Thursday, July 28, 2011

Magical Goblets: HP & the Socerer's Stone

It was the kind of morning when you wake up, and all of your adult plans start evaporating. Me and two silly friends decided upon the first look of rain streaming down the window that Sunday was not going to be a day for grownups.

Damon and I had been house-sitting stay-cationing at Chad and Lorien's condo while they were in the burbs for the day. Really, it was a good excuse to play with their charming bulldog Fe, spend the afternoon watching the ManU-Fire game on the Soldier Field JumboTron viewable from their sunny pool deck, and catch a couple minutes of Harry Potter & the Prisoner of Azkaban. Upon their early arrival back home, we declared that we were not leaving. The stay-cation must continue!

The next morning over coffee, we realized our adult selves had vacated the apartment and 3 silly middle school party planners were left in their stead. (Sadly Damon had grown up duties to attend to so he vacated the premises pronto). Chad, Lorien and I were left with a rainy morning and Peter Pan syndrome. Scratch that. Harry Potter fever. None of us had any serious responsibilities and how better could three adults spend a Sunday afternoon than watching Harry Potter, drinking HP themed cocktails and eating HP themed foods?

Chad immediately jumped onto his iPad and began googling. Not surprisingly, we were not the first thirsty adults looking for some Hogwartian-inspiration. Though the Hermione Granger did seem tempting (mostly in its resemblance to a French 75), we were all smitten with the Moaning Myrtle. Vodka and champagne all bubbling and blubbering just like Myrtle herself. As a backup, we also stirred up a Lucius Malfoy, deceptively sweet lemonade with a kicker of rye whiskey underneath.

For snacks Lorien did her best to make wands: thick pretzel rods, dipped in chocolate-butterscotch chips, rolled in Snickers and Twix, and re-dipped. I always thought that the real wands used in the HP series were a bit thick but now I know why. You've got to have a thick want to get some decent magic out of it. (keep it clean kids). Our wands were decidedly thick but if shaken hard enough little bits of magic would fall off (aka Snickers). We decided the next go around, we would need some more dainty toppings.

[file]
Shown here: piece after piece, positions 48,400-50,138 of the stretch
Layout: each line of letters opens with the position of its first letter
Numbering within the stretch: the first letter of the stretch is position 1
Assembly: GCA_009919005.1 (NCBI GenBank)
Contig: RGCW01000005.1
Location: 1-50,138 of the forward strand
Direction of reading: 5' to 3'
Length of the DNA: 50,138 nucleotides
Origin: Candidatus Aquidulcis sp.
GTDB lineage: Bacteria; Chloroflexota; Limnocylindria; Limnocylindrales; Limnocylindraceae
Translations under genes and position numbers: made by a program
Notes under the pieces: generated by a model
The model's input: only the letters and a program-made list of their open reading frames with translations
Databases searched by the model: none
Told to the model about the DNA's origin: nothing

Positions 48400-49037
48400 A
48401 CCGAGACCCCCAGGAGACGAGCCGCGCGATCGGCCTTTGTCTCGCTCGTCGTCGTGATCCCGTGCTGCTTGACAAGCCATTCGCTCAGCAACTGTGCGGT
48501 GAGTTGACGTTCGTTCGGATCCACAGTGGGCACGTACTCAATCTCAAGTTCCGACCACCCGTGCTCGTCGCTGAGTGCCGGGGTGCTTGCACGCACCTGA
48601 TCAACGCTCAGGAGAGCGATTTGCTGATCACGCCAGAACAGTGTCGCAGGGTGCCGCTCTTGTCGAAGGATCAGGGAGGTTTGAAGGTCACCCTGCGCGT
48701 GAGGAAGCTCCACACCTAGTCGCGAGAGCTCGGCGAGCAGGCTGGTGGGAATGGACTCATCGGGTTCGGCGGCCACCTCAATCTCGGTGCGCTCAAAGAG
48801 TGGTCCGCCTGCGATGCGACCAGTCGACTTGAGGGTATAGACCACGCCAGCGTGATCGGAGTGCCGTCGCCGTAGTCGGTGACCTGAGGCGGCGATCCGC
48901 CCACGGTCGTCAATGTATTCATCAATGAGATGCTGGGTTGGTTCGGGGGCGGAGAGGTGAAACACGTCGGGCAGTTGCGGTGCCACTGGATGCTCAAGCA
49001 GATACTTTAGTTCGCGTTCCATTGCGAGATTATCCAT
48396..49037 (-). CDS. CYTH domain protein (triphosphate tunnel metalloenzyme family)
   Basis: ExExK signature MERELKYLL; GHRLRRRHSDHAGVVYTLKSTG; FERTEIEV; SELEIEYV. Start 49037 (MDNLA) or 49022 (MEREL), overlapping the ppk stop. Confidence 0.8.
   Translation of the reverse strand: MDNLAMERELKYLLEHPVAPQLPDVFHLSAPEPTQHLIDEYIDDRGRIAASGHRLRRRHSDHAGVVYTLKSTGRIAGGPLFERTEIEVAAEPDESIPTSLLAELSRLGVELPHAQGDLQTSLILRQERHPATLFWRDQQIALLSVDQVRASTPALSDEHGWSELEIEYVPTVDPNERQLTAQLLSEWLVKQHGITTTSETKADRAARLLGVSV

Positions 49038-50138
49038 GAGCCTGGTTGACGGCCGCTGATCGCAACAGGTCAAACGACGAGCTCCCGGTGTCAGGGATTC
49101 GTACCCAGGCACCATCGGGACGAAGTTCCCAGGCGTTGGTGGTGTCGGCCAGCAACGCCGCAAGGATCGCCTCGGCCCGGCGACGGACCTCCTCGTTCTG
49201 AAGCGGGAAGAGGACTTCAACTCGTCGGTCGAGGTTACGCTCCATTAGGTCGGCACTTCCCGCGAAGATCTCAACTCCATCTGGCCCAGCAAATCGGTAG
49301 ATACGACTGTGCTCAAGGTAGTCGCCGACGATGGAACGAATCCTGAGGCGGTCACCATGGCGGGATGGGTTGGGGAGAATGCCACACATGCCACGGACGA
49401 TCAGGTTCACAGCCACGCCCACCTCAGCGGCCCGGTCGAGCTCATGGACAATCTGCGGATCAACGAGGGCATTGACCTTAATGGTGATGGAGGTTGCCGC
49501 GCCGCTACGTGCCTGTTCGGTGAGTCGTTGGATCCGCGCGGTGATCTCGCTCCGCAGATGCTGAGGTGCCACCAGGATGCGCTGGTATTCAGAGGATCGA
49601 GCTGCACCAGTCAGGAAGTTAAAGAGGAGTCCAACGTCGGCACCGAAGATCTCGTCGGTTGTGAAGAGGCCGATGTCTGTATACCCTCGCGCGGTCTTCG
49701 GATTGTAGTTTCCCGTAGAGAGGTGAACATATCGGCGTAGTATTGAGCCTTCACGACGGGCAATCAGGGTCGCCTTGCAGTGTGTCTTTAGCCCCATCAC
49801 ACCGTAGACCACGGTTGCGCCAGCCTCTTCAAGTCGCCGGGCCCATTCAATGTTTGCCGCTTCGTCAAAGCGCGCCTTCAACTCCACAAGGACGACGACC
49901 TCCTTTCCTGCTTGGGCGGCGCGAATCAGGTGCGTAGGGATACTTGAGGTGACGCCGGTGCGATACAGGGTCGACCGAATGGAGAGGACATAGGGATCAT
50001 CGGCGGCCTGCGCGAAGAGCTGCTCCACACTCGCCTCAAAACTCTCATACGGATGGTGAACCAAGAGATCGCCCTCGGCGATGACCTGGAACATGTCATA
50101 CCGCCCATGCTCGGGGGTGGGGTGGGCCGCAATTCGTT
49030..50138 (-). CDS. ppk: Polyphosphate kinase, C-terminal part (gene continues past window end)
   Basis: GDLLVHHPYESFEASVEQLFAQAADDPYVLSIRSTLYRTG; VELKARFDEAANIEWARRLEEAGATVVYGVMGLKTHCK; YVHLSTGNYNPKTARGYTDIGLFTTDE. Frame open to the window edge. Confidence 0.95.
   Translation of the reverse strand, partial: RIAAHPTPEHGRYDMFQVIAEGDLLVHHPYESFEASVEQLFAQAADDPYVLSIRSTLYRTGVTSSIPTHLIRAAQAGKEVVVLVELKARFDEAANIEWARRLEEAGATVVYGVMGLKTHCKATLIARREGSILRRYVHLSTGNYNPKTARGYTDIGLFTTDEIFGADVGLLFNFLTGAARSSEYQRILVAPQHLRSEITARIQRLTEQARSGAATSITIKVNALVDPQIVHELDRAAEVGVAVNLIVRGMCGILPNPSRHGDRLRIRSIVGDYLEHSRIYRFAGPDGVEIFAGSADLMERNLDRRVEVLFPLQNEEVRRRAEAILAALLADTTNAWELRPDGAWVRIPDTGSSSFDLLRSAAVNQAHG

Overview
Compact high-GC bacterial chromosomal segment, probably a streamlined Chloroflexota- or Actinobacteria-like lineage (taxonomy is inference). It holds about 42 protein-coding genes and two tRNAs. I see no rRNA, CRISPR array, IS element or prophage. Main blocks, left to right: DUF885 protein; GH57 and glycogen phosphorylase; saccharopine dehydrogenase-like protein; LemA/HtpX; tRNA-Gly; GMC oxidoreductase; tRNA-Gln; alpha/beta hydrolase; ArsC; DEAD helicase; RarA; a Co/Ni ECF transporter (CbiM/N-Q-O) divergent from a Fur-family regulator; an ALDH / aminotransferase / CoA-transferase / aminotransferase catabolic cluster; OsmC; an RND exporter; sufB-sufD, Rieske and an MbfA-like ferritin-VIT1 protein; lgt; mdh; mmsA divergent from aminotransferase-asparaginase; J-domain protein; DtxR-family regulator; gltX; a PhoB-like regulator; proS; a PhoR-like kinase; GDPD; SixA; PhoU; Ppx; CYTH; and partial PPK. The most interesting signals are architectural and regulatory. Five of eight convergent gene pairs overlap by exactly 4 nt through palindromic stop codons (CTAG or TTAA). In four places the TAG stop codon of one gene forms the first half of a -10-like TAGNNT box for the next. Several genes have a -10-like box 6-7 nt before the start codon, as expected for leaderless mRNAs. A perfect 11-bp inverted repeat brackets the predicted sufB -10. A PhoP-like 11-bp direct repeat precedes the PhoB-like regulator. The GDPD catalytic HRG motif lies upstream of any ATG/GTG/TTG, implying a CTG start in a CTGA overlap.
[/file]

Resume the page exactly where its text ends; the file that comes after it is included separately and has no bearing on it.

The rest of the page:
The idea for golden snitches sprung from my wizardry wit.. Mashed potatoes, allowed to cool and rolled into palm sized balls, covered in cheddar and mozzarella and baked at 400 for 15 minutes. We also needed something a bit more substantial and Hufflepuff stuffed peppers fit the bill. The food was really just something for me to do. Our fab foursome often have dinner parties and the deal is, Lorien takes the lead on cocktails and I take the lead for food. Damon and Chad eat, drink and do cleanup while Fe curious inspects all that we have made and decides if it is consumable or not.

After one very large and very sweet and very bubbly Myrtle for each of us, Lorien declared, "I'm throwing the rest of this Moaning Myrtle down the drain." And we all fell into fits of laughter. It was a little kiddie day, with grown up accoutrements. By the time we actually turned on the movie, we had shopped at 4 different stores, called 12 in search of dry ice, purchased obnoxiously large goblets, whipped up some magic in the kitchen, wished desperately for costumes (in vein), and successfully located said dry ice. We watched HP Episode 1 and plan next week to continue in the series. Perhaps a Severus Snape may be the ticket and some sort of black roasted Death Eater. And who knows, maybe by the 7th movie we'll have this down to a neat science complete with cloaks and scarves to boot. Cheers to the first of an 8 part series.

Moaning Myrtle
2 oz Champagne
1 oz vodka
2 oz white grape juice
purple food coloring
green sugar (for rim dusting)
dry ice

Lucius Malfoy
4 oz lemonade
1 oz Templeton rye whiskey
slice of lemon for garnish

Monday, July 25, 2011

Sunday Night Detox: Fish Tacos & Agua Fresca

Why is it that every Sunday night, I feel the serious need for hydration and a detox and a light, easily digestible meal? Actually, I know the answer to that question. It's because we are in the full swing of summer which means festivals, barbeques, weddings, birthdays, concerts, parties, parties, parties outside all weekend long. This is what we live for. In the middle of February you ask yourself why you live in Chicago and suddenly an image of yourself on the patio at Sheffield's, El Cid 2, or Gene's Sausage Shop (pictured above and my favorite new rooftop of 2011), pops into your head. We live to dine and imbibe al fresco. Ok, perhaps that's a bit over stated but I don't think I'm alone when I say that when freezing at a bus stop, a little summertime imagining goes a long way.